• An employee can take an extended period of unpaid sick leave. The Fair Work Ombudsman has more information on long periods of sick leave and unpaid carer's leave.

Religious and cultural holidays

Religious and cultural holidays are days that people celebrate for religious and cultural reasons. You can use the calendar of cultural and religious days to help you identify the holidays your employees may celebrate.

If you don’t allow your employees to celebrate religious or cultural holidays, it can be discrimination. Make sure you allow your employees flexibility to celebrate these days – or celebrate them together through work events.

For more information about all types of leave, see the Fair Work Ombudsman website.

Find out about Family and domestic violence leave on the Fair Work Ombudsman website.

Allowances


Allowances provide employees with additional funds or products to ensure they can complete their job to the best of their abilities. If you fall under a modern award or an enterprise agreement, these documents will detail what allowances you’re required to pay.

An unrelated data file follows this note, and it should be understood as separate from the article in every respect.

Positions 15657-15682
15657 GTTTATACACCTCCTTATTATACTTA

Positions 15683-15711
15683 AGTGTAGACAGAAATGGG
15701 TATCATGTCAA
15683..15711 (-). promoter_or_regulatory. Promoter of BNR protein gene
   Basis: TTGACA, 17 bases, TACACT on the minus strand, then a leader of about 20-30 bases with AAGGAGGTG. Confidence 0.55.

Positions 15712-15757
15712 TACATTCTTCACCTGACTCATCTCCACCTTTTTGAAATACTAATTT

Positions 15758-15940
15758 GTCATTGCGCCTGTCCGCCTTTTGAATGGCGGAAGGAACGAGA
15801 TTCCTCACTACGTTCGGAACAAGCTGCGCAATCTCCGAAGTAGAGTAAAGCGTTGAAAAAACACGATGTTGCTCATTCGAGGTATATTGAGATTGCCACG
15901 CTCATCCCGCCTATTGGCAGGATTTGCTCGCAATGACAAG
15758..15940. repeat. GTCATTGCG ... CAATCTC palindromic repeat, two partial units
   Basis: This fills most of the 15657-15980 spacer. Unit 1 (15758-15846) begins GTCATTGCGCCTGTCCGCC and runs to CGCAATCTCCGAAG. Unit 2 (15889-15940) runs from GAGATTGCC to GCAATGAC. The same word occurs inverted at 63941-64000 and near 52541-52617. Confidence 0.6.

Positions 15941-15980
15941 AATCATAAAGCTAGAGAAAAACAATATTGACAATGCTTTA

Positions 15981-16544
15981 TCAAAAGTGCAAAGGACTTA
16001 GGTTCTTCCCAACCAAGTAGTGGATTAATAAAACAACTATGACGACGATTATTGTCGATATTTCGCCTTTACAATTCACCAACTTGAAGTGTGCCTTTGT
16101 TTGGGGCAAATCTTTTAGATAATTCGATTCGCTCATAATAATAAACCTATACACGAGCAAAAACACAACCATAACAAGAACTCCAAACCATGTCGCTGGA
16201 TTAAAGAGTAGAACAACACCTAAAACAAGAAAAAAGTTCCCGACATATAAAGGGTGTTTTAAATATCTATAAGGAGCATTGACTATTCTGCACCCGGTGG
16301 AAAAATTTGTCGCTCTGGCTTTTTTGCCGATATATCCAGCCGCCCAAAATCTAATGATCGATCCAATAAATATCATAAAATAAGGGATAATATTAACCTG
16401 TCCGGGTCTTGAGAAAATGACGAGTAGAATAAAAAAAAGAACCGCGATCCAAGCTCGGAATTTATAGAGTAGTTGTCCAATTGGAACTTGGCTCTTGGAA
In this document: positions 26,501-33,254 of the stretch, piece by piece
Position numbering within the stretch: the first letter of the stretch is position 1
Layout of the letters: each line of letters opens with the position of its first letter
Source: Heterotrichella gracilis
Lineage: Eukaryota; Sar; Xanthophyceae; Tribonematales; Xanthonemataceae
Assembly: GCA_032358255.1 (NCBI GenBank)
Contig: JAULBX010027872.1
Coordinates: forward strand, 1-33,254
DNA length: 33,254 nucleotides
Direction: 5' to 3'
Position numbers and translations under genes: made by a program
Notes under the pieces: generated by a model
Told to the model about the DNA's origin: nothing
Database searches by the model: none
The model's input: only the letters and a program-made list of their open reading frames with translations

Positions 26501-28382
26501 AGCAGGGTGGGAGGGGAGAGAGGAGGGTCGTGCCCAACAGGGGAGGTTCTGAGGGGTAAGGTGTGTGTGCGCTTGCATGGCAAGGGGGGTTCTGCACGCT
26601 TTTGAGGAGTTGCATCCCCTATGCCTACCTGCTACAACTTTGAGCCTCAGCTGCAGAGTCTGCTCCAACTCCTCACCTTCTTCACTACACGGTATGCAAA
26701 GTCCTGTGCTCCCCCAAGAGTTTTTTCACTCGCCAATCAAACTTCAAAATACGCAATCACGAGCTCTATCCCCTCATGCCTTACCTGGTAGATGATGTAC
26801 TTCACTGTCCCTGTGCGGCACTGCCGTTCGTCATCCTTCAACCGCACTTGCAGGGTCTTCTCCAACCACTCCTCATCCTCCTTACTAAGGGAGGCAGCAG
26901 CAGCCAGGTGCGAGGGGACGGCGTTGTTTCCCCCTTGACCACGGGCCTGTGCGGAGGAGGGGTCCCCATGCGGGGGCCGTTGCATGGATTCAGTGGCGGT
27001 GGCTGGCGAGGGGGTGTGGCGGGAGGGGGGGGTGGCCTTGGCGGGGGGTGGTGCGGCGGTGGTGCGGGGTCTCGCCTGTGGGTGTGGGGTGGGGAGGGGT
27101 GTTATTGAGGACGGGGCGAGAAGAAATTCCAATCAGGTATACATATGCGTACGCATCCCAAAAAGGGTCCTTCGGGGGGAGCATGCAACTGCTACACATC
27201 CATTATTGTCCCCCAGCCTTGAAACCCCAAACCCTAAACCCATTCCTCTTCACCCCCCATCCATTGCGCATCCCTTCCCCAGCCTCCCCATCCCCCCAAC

Uniform allowances to employees

If you expressly require your employees to have a uniform to work with you, that is sufficiently distinctive to your organisation, often you provide your staff with a:

  • uniform allowance to purchase the uniform
  • uniform free of charge

If your business has a uniform that you don’t require your employees to wear, you may offer certain incentives for your employees to wear your business uniform, such as a discount to purchase the uniform. If you do provide payments, reimbursements or offer discounts for non-compulsory uniforms to your employees, be aware that it may incur fringe benefits tax.

Legal obligations work-related items

You can’t make employees purchase work-related items from their wages. If you employ your staff under a modern award, each award has specific information on work related expenses.

Travel allowances to employees

A travel allowance is a payment to an employee to cover accommodation, food, drink or incidental expenses while they travel away from home or the office for work.

Awards and enterprise agreements often contain information regarding an employer’s obligations for travel requirements. However, you don’t have to employ your staff under an award or enterprise agreement to provide them with a travel allowance.

Tax and reporting obligations of travel allowances

Make sure you comply with your tax and reporting obligations. The ATO can help you identify what payments to record, report or pay tax on. It is your responsibility as an employer to do this for your employee.

Workplace myths


From time to time, employers and employees have misunderstandings about their rights and obligations at work. To help you sort fact from fiction, we've compiled 6 common workplace myths.